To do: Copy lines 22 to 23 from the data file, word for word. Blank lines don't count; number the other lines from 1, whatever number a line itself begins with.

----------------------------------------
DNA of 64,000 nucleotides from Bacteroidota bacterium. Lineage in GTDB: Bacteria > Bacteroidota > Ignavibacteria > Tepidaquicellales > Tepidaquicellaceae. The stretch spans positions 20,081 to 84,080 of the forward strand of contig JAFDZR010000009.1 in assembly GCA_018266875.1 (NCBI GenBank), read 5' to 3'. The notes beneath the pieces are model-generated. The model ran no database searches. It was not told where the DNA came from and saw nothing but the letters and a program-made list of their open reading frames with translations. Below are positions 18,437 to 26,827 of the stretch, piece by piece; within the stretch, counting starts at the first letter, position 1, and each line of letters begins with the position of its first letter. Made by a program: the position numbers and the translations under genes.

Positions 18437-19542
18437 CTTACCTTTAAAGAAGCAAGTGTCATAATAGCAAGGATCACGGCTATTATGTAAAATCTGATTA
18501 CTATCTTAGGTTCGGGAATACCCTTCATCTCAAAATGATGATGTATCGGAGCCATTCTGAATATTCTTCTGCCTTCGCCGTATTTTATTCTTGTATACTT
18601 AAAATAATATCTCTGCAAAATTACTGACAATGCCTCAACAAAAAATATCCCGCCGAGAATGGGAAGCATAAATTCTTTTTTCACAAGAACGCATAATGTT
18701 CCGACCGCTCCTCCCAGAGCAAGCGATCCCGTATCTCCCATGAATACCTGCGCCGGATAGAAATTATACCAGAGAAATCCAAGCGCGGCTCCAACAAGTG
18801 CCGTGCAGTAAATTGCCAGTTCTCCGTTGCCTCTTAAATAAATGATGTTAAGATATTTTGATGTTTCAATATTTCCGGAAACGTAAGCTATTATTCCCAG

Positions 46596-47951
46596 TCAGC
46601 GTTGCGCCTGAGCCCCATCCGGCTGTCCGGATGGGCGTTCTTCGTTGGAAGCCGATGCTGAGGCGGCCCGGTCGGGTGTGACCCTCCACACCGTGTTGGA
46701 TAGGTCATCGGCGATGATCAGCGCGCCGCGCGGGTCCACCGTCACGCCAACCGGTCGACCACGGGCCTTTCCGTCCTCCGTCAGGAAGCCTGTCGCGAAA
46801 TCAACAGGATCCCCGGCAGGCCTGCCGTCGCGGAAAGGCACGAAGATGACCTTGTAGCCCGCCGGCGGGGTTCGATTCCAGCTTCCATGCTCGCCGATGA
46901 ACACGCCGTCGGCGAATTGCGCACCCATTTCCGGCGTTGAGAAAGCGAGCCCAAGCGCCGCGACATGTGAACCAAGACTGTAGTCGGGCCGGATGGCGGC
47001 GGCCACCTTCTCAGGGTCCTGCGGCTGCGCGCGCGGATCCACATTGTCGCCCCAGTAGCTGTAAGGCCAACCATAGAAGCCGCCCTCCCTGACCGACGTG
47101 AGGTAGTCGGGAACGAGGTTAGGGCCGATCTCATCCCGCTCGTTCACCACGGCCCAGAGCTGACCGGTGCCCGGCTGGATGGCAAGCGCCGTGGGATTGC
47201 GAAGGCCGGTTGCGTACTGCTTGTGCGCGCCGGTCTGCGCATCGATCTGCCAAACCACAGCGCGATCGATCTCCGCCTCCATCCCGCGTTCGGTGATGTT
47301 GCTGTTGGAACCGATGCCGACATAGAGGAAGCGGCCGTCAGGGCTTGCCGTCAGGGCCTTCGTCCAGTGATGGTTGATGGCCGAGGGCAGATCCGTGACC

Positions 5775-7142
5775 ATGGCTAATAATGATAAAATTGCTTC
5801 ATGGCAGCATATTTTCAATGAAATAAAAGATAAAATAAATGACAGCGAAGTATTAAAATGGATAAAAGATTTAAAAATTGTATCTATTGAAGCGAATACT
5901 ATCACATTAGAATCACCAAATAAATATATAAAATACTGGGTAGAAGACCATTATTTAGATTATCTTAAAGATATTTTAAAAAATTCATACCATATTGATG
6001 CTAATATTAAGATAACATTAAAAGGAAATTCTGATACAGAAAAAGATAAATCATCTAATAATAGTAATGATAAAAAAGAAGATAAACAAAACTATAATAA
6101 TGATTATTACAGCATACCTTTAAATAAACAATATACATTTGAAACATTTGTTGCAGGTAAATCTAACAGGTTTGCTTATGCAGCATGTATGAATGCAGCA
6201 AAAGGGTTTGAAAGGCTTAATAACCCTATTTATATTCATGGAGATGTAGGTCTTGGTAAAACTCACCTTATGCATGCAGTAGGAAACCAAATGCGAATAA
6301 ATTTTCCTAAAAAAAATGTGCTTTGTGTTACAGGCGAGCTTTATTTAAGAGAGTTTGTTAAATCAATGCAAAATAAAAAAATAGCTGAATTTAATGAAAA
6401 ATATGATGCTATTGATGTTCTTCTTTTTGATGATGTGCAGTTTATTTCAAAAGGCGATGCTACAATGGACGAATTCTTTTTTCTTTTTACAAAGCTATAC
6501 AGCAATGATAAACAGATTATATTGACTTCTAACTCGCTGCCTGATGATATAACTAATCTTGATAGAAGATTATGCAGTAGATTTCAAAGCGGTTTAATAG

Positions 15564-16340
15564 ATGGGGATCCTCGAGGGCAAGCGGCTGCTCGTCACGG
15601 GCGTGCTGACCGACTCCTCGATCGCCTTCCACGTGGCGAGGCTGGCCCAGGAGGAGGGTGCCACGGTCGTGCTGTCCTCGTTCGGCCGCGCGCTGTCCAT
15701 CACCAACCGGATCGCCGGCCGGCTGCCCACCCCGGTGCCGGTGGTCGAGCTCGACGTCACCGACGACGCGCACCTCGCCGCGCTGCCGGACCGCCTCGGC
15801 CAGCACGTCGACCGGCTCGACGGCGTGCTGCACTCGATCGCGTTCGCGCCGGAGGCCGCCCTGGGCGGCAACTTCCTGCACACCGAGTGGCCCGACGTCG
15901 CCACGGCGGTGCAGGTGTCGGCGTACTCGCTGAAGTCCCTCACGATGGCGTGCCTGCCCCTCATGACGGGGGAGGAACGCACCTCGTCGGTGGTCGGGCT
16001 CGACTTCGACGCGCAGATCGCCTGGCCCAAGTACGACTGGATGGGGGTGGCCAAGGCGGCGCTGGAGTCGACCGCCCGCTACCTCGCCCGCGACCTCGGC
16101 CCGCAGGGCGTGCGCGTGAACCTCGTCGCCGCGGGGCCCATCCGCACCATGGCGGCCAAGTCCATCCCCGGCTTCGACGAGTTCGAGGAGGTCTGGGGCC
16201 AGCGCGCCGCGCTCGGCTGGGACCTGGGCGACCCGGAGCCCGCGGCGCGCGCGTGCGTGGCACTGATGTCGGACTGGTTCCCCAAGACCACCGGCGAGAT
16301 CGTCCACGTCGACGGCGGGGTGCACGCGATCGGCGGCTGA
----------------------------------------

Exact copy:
6001 CTAATATTAAGATAACATTAAAAGGAAATTCTGATACAGAAAAAGATAAATCATCTAATAATAGTAATGATAAAAAAGAAGATAAACAAAACTATAATAA
6101 TGATTATTACAGCATACCTTTAAATAAACAATATACATTTGAAACATTTGTTGCAGGTAAATCTAACAGGTTTGCTTATGCAGCATGTATGAATGCAGCA